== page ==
Call the Office of Patient Recruitment at 800-411-1222 to speak with one of our Information Specialists.
For those who are deaf, hard-of-hearing, or speech impaired, the Federal Relay Service provides free telecommunications relay services (TRS).
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Do You Have OI?
NIH Seeking Volunteers for Osteogenesis Imperfecta Study
The National Institutes of Health (NIH) is seeking children and adults with osteogenesis imperfect (OI) to join a study to learn more about the natural history of OI from childhood to adulthood and identify genes that play a role in the disease. This study is a part of the NIH Osteogenesis Imperfecta Translational Research Program, led by physician scientist, Joan Marini, M.D., Ph.D. The program has provided comprehensive care for children with OI for more than 30 years, while conducting clinical and laboratory research.
Eligible participants are:
- Children with OI up to the age of 12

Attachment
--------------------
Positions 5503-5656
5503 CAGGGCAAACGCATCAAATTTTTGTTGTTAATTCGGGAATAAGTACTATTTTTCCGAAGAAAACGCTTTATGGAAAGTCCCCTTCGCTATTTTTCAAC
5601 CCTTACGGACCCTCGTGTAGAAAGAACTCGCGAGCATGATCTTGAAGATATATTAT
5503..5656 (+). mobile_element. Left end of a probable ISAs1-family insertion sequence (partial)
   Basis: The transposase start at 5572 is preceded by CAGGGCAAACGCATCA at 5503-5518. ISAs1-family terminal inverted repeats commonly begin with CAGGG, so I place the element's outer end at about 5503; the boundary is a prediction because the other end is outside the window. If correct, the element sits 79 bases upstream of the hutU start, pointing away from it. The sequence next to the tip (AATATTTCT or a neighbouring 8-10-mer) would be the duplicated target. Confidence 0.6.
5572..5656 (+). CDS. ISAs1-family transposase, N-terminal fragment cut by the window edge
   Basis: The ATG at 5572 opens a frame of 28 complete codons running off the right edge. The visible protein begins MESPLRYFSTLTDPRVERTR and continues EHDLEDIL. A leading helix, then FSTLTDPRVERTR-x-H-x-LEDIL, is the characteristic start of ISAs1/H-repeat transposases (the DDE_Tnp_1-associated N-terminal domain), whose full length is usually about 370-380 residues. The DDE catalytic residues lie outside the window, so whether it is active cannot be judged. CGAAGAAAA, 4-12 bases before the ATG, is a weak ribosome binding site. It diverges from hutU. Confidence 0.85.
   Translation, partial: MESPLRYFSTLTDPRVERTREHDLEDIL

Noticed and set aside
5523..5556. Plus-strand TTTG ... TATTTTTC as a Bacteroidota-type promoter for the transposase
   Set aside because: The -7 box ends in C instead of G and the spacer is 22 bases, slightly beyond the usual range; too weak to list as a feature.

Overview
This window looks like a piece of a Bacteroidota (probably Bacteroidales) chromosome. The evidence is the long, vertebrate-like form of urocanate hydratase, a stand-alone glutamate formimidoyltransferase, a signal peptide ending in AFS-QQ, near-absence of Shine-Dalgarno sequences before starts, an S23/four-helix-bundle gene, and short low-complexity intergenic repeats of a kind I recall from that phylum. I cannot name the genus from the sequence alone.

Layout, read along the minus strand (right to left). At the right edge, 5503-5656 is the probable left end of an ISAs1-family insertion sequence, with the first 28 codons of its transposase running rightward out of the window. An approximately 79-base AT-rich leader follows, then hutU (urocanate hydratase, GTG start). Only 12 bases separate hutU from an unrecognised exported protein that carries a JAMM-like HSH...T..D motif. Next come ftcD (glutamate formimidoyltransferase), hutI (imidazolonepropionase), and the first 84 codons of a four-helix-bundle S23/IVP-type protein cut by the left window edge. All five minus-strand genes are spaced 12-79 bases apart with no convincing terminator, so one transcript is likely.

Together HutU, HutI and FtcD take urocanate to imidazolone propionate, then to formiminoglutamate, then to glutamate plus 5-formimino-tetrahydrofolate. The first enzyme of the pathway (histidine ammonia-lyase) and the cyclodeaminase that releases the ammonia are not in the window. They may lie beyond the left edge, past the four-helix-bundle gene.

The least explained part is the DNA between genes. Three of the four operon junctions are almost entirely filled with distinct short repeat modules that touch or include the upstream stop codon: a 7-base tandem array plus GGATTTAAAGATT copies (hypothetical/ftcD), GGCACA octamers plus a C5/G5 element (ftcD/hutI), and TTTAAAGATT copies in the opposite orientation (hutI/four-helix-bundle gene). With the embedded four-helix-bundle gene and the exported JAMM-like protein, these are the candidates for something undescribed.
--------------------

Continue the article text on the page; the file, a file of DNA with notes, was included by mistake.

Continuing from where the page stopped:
- People with OI of any age who were previously seen at NIH as children
Study procedures may include:
- Children will visit every 3 to 4 months, up to age 5, then every 6 to 12 months.
- Adult participants will visit every 6 to 12 months.
- Visits may last a few days.
- Participants may have DXA bone density, X-rays, heart and hearing tests, dental exam, rehabilitation and physical therapy evaluations, pulmonary function tests, CT imaging and MRI of the head, neck and lungs, kidney ultrasound, blood work, and genetic testing.
- Clinical results can be provided to participant.
- No cost for study-related tests or procedures.
- Travel within the U.S. and accommodations will be reimbursed.
Location: The study takes place at the NIH Clinical Center, America's Research Hospital in Bethesda, MD in the Washington, DC metro area.
For more information:
NIH Clinical Center Office of Patient Recruitment
1-800-411-1222 (refer to study #18-CH-0120)
TTY for the deaf or hard of hearing: 1-866-411-1010
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Or go online:
Department of Health and Human Services
National Institutes of Health Clinical Center (CC)
National Institute of Child Health and Human Development (NICHD)
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This page last updated on 02/25/2020